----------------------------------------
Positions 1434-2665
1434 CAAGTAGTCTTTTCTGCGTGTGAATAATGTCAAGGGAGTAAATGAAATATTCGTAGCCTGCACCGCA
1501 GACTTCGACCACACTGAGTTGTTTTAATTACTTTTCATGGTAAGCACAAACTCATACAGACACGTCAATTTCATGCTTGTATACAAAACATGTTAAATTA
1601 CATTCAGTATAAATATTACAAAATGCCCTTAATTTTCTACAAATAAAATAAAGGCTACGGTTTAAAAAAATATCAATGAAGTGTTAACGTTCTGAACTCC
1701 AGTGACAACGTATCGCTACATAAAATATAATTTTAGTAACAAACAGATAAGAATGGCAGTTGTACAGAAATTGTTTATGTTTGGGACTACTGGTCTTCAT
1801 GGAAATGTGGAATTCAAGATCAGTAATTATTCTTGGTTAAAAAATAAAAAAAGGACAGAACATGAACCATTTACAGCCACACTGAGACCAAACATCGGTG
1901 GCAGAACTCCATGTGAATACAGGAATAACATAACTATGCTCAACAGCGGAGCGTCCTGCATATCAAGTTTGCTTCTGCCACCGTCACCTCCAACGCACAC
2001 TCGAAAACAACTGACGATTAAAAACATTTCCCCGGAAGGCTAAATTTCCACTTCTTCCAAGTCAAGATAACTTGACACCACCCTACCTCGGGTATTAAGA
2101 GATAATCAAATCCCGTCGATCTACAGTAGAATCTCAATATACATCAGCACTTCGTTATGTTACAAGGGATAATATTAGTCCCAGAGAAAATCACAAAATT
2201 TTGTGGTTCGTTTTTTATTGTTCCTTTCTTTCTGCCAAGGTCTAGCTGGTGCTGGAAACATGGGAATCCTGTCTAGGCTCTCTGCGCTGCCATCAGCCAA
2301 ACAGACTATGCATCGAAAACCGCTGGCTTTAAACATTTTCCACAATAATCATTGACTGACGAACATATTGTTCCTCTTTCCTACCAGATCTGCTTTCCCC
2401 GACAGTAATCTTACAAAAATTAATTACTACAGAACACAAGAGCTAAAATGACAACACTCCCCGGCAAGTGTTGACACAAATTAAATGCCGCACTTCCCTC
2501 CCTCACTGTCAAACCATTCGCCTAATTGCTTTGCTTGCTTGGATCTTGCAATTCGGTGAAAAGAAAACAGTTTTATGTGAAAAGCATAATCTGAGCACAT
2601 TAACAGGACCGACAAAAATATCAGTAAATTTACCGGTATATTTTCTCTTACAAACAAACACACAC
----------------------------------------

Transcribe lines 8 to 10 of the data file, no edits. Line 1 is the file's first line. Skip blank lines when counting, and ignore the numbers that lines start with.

2001 TCGAAAACAACTGACGATTAAAAACATTTCCCCGGAAGGCTAAATTTCCACTTCTTCCAAGTCAAGATAACTTGACACCACCCTACCTCGGGTATTAAGA
2101 GATAATCAAATCCCGTCGATCTACAGTAGAATCTCAATATACATCAGCACTTCGTTATGTTACAAGGGATAATATTAGTCCCAGAGAAAATCACAAAATT
2201 TTGTGGTTCGTTTTTTATTGTTCCTTTCTTTCTGCCAAGGTCTAGCTGGTGCTGGAAACATGGGAATCCTGTCTAGGCTCTCTGCGCTGCCATCAGCCAA